You should also be aware that it can take up to 14 days to develop COVID-19 symptoms. This means that even if you’re asymptomatic (showing no symptoms) and get a negative result with an antigen test, you could still be in the very early stages of infection. Therefore, it’s best to repeat the antigen test if you develop symptoms of COVID-19. 

If you take an antigen test, it’s important to make sure that the person taking the swab is suitably trained and wears personal protective equipment (PPE). This is because collecting a sample from the throat or nose could expose the person doing the swabbing to infection. 

I want to know if I have previously had coronavirus

Antibody tests are able to tell you if you have been previously infected with coronavirus and if you now have immunity to it. 

You should be aware that it takes time for the body to develop IgM and IgG antibodies after infection, so it is best to take an antibody test at least two to three weeks after developing symptoms. It is thought that once you’ve had the virus and develop antibodies for it, you are very unlikely to catch it again. However, because coronavirus is such a new virus, scientists are not currently sure how long immunity lasts. 

How accurate are coronavirus test kits? 

As SARS-CoV-2 is a “new” type of coronavirus, work is still being undertaken to understand and improve the accuracy of the latest coronavirus test kits. With this in mind, it should also be understood that no test is 100% accurate.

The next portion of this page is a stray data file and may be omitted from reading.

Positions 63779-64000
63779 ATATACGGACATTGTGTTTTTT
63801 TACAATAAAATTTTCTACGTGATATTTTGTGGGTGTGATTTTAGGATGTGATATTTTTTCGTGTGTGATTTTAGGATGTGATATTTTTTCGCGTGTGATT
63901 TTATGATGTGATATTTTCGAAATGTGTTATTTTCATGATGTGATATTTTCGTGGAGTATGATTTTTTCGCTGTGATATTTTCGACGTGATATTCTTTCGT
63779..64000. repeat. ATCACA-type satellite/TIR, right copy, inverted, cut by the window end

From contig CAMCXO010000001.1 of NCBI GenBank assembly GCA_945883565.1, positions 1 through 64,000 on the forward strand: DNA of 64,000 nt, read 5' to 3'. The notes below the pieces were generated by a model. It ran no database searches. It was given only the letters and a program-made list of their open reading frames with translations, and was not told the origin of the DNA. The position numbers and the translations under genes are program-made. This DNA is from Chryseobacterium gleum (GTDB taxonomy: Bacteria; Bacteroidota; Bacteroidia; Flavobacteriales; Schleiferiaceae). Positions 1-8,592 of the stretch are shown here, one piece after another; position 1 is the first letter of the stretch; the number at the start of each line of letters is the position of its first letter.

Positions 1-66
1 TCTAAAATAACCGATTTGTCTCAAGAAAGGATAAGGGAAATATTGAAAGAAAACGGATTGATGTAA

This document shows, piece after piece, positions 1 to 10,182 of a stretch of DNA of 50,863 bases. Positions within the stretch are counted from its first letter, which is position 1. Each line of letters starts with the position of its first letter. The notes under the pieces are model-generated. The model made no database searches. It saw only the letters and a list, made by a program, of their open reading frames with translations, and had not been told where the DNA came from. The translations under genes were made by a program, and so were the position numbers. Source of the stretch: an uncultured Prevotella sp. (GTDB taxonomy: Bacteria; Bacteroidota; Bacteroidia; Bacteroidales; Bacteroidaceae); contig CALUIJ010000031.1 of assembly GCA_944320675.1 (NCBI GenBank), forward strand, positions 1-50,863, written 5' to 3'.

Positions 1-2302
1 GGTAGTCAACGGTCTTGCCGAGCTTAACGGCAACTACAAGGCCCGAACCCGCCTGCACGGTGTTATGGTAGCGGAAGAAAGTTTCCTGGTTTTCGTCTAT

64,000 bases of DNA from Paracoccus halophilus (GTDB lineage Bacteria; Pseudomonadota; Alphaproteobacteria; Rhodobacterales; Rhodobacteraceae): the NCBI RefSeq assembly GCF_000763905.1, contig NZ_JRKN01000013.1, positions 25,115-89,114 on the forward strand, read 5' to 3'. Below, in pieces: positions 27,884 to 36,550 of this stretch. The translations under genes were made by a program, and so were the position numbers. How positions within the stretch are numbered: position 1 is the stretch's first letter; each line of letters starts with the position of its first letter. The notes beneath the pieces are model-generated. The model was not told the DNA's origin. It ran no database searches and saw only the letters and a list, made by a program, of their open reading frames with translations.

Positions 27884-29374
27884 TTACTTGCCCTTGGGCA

The accuracy of antigen tests — tests which use swabs to collect a sample — rely on good swabbing technique. Further, the antigen test is only reliable if it’s taken during the time the virus is present in the body, so a negative result does not rule out past infection. 

Antibody tests — tests that detect the presence of antibodies in a blood sample — are thought to be reliable. However, an antibody test result could still deliver a negative result if the person taking it has been very recently infected. This is because it takes time for the body to develop detectable IgM and IgG antibodies. 

In the future, it is likely that “on-the-spot” blood tests for antibodies will become available for home use. For now, though, current antibody tests require the person taking the test to send their blood sample to a lab to get a result. While this may not be as quick, these antibody tests are likely to prove useful in the fight against coronavirus. 

The bottom line

Testing is crucial to help monitor and prevent the spread of COVID-19. Antigen tests using nasal and/or throat swabs can detect current infection, and antibody tests using blood samples can detect past infection. 

Increased testing may also make it easier to treat people with COVID-19 in the future, as testing health and social care staff could identify which workers are safe to work so that they can continue to provide care for those in need.

Until more information is known about immunity to SARS-CoV-2, you should keep following government and Public Health England guidance on social distancing, self-isolation and shielding.